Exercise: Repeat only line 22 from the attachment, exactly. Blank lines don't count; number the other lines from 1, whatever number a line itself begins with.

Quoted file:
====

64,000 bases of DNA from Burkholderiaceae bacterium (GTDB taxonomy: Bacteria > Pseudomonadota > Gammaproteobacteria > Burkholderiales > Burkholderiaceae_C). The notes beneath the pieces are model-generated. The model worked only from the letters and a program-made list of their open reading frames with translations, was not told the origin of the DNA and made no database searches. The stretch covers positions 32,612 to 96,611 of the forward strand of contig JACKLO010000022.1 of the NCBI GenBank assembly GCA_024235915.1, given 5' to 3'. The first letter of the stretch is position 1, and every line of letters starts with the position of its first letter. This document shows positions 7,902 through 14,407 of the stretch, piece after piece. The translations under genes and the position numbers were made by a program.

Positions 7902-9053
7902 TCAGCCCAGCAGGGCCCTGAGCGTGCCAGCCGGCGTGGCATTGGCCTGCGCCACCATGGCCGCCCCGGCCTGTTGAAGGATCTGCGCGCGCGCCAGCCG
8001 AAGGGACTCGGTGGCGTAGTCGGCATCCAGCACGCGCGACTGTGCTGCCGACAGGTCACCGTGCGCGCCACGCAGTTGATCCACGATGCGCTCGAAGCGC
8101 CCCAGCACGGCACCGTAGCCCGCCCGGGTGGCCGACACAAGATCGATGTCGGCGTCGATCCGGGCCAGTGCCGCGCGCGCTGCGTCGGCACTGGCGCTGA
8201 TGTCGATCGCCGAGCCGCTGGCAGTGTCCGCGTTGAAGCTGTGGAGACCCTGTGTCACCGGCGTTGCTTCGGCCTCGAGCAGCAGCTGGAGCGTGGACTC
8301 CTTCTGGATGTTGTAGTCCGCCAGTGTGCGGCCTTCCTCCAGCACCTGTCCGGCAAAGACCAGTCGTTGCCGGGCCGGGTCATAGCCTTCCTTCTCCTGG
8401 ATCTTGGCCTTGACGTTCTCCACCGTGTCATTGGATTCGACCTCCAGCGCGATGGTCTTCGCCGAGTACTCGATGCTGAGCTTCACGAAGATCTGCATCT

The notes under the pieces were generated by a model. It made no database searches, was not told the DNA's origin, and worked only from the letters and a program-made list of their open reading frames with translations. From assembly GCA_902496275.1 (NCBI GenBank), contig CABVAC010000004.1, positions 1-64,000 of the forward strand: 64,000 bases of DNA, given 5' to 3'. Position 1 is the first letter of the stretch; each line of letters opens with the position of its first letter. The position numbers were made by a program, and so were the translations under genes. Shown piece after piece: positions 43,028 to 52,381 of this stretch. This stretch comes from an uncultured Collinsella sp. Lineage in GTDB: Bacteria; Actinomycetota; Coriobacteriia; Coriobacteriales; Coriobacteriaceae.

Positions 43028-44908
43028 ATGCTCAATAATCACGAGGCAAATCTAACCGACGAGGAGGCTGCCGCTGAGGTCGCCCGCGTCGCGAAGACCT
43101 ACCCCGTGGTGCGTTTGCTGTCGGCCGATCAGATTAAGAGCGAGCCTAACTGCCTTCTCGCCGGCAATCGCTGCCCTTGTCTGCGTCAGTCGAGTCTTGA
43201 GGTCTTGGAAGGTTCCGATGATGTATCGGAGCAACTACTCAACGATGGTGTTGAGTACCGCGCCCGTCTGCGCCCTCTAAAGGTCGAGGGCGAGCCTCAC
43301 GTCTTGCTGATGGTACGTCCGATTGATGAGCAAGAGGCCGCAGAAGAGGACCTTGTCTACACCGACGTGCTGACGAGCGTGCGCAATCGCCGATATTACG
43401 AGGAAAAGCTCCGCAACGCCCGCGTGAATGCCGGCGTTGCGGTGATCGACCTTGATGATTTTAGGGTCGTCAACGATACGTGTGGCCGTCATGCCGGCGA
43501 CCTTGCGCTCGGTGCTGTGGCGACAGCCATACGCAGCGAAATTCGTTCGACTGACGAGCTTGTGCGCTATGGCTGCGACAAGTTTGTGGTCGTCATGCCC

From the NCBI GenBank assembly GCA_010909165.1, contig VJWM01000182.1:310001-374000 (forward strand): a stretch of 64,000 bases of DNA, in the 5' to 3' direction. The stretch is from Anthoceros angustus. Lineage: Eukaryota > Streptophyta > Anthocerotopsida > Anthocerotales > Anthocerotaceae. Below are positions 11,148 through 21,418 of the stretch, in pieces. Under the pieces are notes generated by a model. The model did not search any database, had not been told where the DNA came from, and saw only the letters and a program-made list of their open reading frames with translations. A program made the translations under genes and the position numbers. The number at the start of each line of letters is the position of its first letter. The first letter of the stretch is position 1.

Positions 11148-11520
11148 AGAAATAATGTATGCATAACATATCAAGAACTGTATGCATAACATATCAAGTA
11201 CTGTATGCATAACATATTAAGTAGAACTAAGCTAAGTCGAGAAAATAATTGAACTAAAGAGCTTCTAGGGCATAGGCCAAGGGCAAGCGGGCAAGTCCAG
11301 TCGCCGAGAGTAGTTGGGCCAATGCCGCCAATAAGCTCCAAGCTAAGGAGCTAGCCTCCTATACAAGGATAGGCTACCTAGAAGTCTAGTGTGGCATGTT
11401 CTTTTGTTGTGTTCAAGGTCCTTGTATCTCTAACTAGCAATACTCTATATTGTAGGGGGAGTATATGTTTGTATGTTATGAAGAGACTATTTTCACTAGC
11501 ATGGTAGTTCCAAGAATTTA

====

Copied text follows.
11401 CTTTTGTTGTGTTCAAGGTCCTTGTATCTCTAACTAGCAATACTCTATATTGTAGGGGGAGTATATGTTTGTATGTTATGAAGAGACTATTTTCACTAGC